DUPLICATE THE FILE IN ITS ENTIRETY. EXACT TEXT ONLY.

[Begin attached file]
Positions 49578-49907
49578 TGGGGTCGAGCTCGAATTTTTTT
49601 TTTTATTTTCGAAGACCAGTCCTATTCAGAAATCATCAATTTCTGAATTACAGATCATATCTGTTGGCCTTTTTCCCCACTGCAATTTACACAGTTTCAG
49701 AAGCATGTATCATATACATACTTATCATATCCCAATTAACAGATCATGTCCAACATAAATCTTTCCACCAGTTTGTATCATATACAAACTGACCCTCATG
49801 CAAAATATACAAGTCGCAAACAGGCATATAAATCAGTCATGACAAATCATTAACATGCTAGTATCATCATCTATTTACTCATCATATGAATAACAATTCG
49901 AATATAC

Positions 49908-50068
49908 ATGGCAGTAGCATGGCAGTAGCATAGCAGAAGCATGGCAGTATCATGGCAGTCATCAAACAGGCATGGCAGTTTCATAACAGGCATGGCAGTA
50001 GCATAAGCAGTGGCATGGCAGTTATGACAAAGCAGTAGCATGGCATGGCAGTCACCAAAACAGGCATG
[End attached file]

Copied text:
Positions 49578-49907
49578 TGGGGTCGAGCTCGAATTTTTTT
49601 TTTTATTTTCGAAGACCAGTCCTATTCAGAAATCATCAATTTCTGAATTACAGATCATATCTGTTGGCCTTTTTCCCCACTGCAATTTACACAGTTTCAG
49701 AAGCATGTATCATATACATACTTATCATATCCCAATTAACAGATCATGTCCAACATAAATCTTTCCACCAGTTTGTATCATATACAAACTGACCCTCATG
49801 CAAAATATACAAGTCGCAAACAGGCATATAAATCAGTCATGACAAATCATTAACATGCTAGTATCATCATCTATTTACTCATCATATGAATAACAATTCG
49901 AATATAC

Positions 49908-50068
49908 ATGGCAGTAGCATGGCAGTAGCATAGCAGAAGCATGGCAGTATCATGGCAGTCATCAAACAGGCATGGCAGTTTCATAACAGGCATGGCAGTA
50001 GCATAAGCAGTGGCATGGCAGTTATGACAAAGCAGTAGCATGGCATGGCAGTCACCAAAACAGGCATG